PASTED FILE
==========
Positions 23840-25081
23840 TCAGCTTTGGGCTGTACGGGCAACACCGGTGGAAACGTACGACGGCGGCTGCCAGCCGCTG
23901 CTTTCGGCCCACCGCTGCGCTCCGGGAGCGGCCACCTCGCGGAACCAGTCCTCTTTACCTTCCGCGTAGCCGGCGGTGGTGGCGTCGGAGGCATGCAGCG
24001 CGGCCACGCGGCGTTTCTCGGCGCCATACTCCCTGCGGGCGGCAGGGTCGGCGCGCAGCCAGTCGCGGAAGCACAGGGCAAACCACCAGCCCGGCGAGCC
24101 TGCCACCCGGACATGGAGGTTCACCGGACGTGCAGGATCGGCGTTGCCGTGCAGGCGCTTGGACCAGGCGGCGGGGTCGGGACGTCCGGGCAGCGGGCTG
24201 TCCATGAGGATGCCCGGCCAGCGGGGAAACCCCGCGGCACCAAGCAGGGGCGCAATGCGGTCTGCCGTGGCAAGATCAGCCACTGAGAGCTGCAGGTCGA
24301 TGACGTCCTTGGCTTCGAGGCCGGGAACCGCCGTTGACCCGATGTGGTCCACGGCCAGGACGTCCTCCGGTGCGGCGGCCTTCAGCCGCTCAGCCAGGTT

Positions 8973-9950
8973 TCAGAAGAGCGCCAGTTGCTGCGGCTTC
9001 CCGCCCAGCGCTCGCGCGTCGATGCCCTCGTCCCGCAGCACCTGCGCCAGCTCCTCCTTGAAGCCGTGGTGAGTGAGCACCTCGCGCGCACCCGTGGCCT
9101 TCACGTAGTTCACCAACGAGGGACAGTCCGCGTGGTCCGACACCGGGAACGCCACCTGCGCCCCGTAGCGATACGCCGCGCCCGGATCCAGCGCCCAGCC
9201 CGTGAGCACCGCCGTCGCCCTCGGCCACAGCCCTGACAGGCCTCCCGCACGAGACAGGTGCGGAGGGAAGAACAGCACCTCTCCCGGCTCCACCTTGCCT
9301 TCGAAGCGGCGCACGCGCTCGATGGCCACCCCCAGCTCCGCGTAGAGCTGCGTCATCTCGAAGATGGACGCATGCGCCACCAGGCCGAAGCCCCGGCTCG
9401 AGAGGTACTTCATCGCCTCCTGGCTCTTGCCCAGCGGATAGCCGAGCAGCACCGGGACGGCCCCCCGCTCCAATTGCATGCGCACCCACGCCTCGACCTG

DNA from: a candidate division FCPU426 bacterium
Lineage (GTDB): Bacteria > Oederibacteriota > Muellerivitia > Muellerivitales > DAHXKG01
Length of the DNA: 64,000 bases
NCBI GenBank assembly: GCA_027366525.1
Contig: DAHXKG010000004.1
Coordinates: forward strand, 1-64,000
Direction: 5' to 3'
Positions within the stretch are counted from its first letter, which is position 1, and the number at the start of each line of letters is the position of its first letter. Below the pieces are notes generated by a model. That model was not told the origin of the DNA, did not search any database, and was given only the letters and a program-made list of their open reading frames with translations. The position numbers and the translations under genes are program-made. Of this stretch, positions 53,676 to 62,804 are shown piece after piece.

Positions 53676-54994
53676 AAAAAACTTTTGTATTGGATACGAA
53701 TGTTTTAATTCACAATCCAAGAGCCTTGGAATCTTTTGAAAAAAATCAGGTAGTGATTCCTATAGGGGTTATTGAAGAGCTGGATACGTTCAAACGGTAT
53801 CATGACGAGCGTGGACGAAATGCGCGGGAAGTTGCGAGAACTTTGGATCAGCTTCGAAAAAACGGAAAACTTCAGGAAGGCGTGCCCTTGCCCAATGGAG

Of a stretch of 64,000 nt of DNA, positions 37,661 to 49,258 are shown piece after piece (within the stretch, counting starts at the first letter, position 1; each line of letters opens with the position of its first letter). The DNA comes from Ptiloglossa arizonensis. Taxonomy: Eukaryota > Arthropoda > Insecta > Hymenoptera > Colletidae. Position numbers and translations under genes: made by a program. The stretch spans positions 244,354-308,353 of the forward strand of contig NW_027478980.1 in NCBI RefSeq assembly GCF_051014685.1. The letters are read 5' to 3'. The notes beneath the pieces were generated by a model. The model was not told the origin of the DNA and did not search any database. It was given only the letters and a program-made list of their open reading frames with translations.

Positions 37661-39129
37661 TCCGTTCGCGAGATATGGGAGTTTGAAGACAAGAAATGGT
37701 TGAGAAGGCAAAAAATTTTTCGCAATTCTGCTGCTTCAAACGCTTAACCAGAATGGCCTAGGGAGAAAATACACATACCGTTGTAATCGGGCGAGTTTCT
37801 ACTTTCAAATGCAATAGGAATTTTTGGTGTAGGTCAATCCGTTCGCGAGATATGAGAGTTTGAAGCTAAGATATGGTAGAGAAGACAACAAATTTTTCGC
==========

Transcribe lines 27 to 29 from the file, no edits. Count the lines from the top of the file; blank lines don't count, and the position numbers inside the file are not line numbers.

Of a stretch of 64,000 nt of DNA, positions 37,661 to 49,258 are shown piece after piece (within the stretch, counting starts at the first letter, position 1; each line of letters opens with the position of its first letter). The DNA comes from Ptiloglossa arizonensis. Taxonomy: Eukaryota > Arthropoda > Insecta > Hymenoptera > Colletidae. Position numbers and translations under genes: made by a program. The stretch spans positions 244,354-308,353 of the forward strand of contig NW_027478980.1 in NCBI RefSeq assembly GCF_051014685.1. The letters are read 5' to 3'. The notes beneath the pieces were generated by a model. The model was not told the origin of the DNA and did not search any database. It was given only the letters and a program-made list of their open reading frames with translations.

Positions 37661-39129
37661 TCCGTTCGCGAGATATGGGAGTTTGAAGACAAGAAATGGT